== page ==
After 19 years of general practice in Trumbull, Connecticut, he had not warned his patients. They were shocked, and when they learned that my father had kept no records for the previous three years, their shock turned to outrage and anxiety. Still, there were those who hoped that the only doctor they had ever seen would return. His family— my mother, brother Peter, and I — knew that he had no plans to resume his practice. Indeed, he did not plan to return at all.
For us, the blow of his leaving was quickly followed by news of “the other woman” with whom he had left. A day or two after the note appeared, they were on a plane to Rome. There they began a leisurely three-month vacation mapped out to land them in their ultimate destination, Baghdad, Iraq. My mother learned this from my father’s older brother, with whom he had spent his last night in America.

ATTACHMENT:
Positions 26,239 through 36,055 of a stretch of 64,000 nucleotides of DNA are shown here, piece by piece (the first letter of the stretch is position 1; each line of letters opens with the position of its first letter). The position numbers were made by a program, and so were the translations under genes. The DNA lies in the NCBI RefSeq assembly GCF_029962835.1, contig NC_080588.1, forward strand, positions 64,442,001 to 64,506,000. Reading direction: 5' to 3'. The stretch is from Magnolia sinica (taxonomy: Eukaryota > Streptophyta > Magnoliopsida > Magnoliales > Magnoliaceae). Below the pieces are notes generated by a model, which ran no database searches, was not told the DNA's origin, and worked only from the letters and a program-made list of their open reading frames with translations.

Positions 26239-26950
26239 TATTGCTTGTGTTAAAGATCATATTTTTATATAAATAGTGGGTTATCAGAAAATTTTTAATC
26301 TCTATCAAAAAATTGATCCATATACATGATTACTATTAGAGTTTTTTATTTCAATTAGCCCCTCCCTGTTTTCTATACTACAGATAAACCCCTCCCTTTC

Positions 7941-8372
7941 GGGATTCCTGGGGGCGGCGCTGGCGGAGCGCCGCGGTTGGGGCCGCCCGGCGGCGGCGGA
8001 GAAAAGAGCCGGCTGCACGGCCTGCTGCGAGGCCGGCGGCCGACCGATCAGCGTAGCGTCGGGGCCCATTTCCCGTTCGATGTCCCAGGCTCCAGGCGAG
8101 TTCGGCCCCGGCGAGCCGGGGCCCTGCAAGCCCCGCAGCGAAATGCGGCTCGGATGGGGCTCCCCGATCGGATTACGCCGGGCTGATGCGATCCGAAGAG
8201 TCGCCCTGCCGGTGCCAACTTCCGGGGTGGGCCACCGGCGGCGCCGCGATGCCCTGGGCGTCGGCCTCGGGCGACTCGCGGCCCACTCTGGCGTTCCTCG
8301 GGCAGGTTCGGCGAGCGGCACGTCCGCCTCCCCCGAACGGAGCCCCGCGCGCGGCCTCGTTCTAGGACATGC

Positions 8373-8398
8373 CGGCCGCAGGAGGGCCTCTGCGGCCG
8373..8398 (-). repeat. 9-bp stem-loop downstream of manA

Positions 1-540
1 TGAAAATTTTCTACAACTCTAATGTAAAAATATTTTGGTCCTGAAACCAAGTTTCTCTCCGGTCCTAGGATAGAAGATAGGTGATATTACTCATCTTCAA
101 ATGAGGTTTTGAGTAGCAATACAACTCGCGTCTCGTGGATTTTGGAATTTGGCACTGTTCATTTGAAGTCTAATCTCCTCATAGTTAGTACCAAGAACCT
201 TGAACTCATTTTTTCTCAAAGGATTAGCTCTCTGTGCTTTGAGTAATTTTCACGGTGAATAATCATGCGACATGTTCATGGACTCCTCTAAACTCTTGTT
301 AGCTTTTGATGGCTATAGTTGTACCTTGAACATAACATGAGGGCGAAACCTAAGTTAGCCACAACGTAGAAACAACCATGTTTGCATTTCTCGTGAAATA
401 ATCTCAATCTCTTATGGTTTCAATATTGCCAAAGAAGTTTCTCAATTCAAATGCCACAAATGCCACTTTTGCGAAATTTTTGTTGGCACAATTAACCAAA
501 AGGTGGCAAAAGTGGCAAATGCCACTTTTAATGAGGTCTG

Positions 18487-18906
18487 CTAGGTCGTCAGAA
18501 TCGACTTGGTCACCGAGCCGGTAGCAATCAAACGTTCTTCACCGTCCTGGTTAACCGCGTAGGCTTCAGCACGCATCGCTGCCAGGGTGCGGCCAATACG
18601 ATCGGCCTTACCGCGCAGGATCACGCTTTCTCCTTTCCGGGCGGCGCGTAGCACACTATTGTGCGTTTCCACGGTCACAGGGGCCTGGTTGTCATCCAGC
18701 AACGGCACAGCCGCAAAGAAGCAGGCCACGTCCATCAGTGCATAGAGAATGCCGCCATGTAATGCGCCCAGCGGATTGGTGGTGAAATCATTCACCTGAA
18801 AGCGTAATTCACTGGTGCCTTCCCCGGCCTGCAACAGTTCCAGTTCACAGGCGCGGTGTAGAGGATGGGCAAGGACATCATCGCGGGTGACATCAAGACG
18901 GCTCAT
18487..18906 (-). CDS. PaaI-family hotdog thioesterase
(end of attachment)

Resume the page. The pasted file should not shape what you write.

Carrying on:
From the airport my father called Boston to speak with me. I was on my way to Connecticut and so he spoke to my wife Beverly. She urged him to call home. He said he could not. To her repeated entreaties he replied, “Things are not what they seem,” and then hung up the phone. I will never know what these words meant to him. To us their meaning was brutally clear. He had not left alone as he said he would, and we quickly learned, as he must have foreseen we would, that his elaborate explanations of how he had provided for my mother were lies. Nor had he seen to his patients’ needs. He had not done one single thing he had so painstakingly laid out for us.